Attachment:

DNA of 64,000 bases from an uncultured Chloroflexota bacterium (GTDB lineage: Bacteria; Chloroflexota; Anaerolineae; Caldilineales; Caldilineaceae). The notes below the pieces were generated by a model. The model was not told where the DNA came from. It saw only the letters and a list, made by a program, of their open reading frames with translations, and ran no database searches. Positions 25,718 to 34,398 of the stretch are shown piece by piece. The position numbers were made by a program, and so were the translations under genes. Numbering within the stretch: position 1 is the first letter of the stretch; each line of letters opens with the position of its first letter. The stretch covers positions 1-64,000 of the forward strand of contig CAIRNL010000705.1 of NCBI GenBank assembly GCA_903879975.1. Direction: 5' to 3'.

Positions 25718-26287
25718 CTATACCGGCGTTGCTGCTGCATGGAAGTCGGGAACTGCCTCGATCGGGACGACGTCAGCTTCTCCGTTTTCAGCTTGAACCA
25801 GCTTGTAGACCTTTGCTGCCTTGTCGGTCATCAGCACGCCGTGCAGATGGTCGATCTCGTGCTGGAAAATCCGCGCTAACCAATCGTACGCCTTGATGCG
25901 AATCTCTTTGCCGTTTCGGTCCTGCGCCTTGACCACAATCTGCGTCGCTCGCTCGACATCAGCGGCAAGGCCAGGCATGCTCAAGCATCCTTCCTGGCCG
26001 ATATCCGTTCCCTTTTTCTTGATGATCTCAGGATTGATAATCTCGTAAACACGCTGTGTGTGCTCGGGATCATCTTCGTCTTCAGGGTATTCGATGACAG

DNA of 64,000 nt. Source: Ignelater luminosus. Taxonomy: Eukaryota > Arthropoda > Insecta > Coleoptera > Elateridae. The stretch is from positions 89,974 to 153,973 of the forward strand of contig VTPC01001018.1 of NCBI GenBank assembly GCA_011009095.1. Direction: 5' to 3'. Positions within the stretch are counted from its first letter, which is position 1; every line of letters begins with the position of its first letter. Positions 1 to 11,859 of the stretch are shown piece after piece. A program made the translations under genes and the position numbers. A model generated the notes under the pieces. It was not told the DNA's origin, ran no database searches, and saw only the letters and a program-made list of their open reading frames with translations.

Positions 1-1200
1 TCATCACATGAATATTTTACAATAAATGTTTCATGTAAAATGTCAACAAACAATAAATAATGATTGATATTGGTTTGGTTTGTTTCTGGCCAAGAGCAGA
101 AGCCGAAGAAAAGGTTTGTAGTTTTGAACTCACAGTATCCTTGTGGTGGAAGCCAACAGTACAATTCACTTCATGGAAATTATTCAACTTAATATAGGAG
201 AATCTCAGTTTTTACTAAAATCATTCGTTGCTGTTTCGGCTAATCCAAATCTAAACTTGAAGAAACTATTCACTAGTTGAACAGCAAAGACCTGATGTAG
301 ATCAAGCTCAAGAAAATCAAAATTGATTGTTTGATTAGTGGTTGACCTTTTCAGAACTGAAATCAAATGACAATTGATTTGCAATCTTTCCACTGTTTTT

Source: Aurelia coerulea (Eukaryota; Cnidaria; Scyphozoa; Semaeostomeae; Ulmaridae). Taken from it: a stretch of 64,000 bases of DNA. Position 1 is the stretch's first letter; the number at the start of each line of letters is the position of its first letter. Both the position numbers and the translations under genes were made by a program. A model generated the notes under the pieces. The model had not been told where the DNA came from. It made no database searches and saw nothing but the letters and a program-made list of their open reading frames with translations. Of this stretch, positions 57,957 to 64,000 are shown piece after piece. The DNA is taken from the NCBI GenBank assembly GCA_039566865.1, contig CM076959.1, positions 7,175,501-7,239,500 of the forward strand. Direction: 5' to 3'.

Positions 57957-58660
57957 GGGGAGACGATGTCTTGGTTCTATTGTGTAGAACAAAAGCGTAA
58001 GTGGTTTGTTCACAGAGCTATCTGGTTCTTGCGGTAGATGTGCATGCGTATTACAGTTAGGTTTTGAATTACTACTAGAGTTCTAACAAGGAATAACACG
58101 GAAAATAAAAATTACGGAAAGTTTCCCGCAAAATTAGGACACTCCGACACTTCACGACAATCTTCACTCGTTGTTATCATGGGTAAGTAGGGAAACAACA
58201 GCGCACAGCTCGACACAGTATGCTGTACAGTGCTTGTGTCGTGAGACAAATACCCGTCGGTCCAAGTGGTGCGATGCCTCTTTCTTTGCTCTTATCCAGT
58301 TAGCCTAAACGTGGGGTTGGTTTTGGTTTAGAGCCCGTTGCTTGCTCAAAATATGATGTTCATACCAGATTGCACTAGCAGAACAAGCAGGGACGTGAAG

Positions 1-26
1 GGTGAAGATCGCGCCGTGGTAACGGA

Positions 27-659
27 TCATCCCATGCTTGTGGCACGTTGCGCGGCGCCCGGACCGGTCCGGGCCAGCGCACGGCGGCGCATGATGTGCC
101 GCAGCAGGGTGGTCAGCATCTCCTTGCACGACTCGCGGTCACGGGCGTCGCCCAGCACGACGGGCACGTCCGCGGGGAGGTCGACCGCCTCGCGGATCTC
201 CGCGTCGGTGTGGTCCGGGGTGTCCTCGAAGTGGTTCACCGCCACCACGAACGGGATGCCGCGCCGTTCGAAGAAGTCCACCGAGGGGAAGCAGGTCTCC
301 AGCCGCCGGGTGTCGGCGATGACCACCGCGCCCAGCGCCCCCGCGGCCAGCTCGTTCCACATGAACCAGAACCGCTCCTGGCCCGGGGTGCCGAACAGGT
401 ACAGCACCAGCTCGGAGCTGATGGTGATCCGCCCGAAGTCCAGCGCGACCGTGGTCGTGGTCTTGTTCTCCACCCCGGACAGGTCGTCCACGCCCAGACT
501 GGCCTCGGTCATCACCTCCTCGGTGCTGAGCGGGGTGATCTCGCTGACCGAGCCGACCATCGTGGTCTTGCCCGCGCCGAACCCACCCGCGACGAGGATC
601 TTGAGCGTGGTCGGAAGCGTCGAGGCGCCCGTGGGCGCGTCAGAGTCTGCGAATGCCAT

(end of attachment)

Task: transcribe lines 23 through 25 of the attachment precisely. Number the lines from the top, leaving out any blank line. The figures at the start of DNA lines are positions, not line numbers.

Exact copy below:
27 TCATCCCATGCTTGTGGCACGTTGCGCGGCGCCCGGACCGGTCCGGGCCAGCGCACGGCGGCGCATGATGTGCC
101 GCAGCAGGGTGGTCAGCATCTCCTTGCACGACTCGCGGTCACGGGCGTCGCCCAGCACGACGGGCACGTCCGCGGGGAGGTCGACCGCCTCGCGGATCTC
201 CGCGTCGGTGTGGTCCGGGGTGTCCTCGAAGTGGTTCACCGCCACCACGAACGGGATGCCGCGCCGTTCGAAGAAGTCCACCGAGGGGAAGCAGGTCTCC